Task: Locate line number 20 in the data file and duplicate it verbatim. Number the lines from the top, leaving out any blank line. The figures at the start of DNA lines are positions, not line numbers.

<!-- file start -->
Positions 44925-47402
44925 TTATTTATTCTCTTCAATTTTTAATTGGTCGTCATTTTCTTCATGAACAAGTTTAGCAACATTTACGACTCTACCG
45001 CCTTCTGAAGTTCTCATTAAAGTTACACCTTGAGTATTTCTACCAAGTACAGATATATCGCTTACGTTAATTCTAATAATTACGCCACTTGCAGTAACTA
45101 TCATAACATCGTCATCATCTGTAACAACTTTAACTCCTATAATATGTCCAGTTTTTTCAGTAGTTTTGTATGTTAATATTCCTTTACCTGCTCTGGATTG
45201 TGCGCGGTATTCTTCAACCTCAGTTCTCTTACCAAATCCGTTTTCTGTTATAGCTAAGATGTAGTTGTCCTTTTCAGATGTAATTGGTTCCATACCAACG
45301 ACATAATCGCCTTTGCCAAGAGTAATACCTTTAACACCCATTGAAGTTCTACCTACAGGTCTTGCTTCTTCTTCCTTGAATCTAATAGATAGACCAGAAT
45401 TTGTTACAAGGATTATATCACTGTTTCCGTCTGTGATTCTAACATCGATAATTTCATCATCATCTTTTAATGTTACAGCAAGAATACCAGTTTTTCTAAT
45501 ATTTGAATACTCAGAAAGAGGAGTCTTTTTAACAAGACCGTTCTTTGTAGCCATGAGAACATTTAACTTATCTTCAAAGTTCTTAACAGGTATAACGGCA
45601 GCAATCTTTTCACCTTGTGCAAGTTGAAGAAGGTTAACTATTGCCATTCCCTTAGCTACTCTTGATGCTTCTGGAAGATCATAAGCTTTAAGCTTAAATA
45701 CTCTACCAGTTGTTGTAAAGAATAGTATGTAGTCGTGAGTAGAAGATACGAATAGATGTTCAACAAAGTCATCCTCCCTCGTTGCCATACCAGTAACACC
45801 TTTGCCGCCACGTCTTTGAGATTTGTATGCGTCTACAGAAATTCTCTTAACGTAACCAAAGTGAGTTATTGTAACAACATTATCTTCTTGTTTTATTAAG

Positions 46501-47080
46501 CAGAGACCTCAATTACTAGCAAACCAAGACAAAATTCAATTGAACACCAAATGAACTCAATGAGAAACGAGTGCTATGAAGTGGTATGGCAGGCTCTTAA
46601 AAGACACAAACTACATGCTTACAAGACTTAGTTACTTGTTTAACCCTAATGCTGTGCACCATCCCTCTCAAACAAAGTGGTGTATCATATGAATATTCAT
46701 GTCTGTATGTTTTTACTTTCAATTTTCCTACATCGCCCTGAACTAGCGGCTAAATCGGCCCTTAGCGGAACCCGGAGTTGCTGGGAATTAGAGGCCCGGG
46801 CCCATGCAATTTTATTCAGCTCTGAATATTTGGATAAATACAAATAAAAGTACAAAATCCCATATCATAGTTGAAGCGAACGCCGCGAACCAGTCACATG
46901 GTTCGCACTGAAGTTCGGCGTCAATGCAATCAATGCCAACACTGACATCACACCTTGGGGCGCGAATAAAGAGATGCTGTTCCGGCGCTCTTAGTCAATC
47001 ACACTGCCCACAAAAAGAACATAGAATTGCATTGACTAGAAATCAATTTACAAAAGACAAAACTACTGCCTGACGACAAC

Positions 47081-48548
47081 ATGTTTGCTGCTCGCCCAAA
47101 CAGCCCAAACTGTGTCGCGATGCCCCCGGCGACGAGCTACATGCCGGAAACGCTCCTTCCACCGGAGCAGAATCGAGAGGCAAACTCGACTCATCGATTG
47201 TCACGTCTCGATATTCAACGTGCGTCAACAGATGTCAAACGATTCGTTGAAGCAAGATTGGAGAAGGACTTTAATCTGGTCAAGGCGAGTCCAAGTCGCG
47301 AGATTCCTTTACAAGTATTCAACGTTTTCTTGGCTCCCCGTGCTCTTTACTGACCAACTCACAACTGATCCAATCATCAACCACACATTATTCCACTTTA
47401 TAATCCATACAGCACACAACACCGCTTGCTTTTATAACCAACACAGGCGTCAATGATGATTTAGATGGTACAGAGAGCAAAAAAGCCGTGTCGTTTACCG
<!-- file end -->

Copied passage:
47081 ATGTTTGCTGCTCGCCCAAA